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Identity theft in California as an affirmative defense to a collection lawsuit

Identity theft in California as a partial or total affirmative defense to any lawsuit based in whole or in part on unauthorized charges made to a credit card, or other account is the topic of this blog post.

In other words if the underlying debt is partially or entirely the result of identity theft, then the victim of identity theft has a valid defense to the portion of the charges that were unauthorized, and to any resulting interest or fees related to the charges. There are also state-law remedies available in California, for instance, a victim of identity theft may sue affirmatively and seek injunctive relief in the form of a finding that the individual does not owe a debt.

Note that the first thing a person who is the victim of identity theft should do is file a police report immediately as soon as they realize that they have been victimized by identity theft. This is required in order to utilize the remedies in California. They should also send a written notice to the creditor attempting to collect the debt based on the unauthorized charges.

The California statutes relating to the remedies available for a victim of identity theft are contained in Civil Code Sections 1798.92-1798.97. The full text of several of the statutes are reproduced below.

Specifically anyone who has been served with a lawsuit based on a debt or claim based in whole or in part on unauthorized charges made to a credit card, or other account due to identity theft may file a cross-complaint against the person suing them and ask the Court for affirmative relief that the individual does not owe a debt.

And if they can show that they notified the party who filed the lawsuit that they were the victim of identity theft at least 30 days prior to filing their cross-complaint they may be entitled to actual damages, attorney fees, costs and any equitable relief that the Court deems is appropriate. In fact, in certain circumstances they may also be entitled to a civil penalty of up to $30,000.00 if they can show by clear and convincing evidence that they notified the other party and the other party failed to diligently investigate the claim of identity theft and continued to pursue their claim even after they were notified pursuant to Civil Code § 1798.93.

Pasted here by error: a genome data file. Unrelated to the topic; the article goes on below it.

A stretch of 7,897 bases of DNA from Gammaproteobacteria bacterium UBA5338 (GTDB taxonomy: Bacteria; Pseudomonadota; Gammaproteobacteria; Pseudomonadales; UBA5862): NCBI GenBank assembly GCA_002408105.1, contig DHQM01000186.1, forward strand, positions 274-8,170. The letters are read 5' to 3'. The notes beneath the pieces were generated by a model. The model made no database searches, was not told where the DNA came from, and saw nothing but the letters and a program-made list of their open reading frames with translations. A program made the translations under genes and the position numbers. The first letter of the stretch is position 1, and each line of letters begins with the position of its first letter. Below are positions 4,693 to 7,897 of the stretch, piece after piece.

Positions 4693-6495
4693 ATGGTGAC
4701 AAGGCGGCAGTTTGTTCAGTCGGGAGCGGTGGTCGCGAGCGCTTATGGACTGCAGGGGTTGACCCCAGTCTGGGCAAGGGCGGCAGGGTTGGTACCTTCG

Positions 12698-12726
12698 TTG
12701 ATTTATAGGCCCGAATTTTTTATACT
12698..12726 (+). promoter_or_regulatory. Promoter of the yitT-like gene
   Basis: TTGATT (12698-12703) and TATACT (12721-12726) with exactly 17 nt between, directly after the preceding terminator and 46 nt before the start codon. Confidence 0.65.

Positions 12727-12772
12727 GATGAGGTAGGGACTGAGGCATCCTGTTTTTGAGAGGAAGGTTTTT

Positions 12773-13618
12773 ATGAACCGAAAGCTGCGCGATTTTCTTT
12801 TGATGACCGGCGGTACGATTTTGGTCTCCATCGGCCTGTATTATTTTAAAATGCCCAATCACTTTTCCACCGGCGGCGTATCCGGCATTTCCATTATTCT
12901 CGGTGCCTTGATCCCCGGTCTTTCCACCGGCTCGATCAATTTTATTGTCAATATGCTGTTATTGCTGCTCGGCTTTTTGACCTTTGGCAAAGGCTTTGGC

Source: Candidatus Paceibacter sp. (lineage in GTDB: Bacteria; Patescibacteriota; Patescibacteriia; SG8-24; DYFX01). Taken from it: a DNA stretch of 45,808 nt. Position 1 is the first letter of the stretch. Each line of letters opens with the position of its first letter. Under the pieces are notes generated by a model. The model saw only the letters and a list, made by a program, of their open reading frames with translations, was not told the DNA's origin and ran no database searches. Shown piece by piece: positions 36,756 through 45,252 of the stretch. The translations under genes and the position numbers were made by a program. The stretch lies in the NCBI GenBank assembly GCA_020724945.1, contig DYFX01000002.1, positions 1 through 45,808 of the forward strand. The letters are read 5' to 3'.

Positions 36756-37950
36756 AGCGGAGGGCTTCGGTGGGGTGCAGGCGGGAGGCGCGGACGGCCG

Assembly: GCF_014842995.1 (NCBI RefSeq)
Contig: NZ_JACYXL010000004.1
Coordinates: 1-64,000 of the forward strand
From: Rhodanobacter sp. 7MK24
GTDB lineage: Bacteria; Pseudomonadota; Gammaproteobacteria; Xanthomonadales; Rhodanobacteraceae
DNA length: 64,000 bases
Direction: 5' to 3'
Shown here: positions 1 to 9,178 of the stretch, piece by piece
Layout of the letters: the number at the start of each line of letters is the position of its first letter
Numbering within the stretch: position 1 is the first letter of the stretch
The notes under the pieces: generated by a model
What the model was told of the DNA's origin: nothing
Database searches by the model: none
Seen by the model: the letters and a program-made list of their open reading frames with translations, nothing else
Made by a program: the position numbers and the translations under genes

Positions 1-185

The Court has continuing jurisdiction for 10 years from the filing of the original action in order to join related causes of action and defendants based upon the theft of the same person’s identity, the Court may also extend the jurisdiction over the matter if good cause is shown pursuant to Civil Code § 1798.95.

The cross-complaint or any joinder of a defendant should be brought within 4 years of the date that the victim of identity theft, knew, or should have known of the identity theft. See Civil Code § 1798.96.

The remedies that are discussed here are cumulative to the rights and remedies provided under other laws, and they do not restrict any legal actions against the person who perpetrated the identity theft. See Civil Code § 1798.97.

As the number of incidents of identity theft have risen dramatically in California as well as the rest of the United States over the last few years, correct use of the procedures and remedies discussed in this blog post.

Attorneys or parties in California who would like view a sample letter to a creditor from a California victim of identity theft can see below.

Attorneys or parties in California that would like more information on a super litigation documents package containing a sample letter to a creditor in California regarding identity theft as well as over 200 other sample legal documents for California and Federal litigation can use the link shown below.

Super litigation documents package

The author of this blog post, Stan Burman, is a freelance paralegal who has worked in California and Federal litigation since 1995.

If you enjoy this blog post, tell others about it. You can subscribe to the author’s weekly California legal newsletter by visiting the following link: http://www.legaldocspro.net/newsletter.htm

To view over 200 sample legal documents for use in California and Federal Courts sold by the author of this blog post visit http://www.scribd.com/legaldocspro/documents

Copyright 2013 Stan Burman. All rights reserved.

DISCLAIMER:

Please note that the author of this blog post, Stan Burman is NOT an attorney and as such is unable to provide any specific legal advice. The author is NOT engaged in providing any legal, financial, or other professional services, and any information contained in this blog post is NOT intended to constitute legal advice.

These materials and information contained in this blog post have been prepared by Stan Burman for informational purposes only and are not legal advice. Transmission of the information contained in this blog post is not intended to create, and receipt does not constitute, any business relationship between the author and any readers. Readers should not act upon this information without seeking professional counsel.

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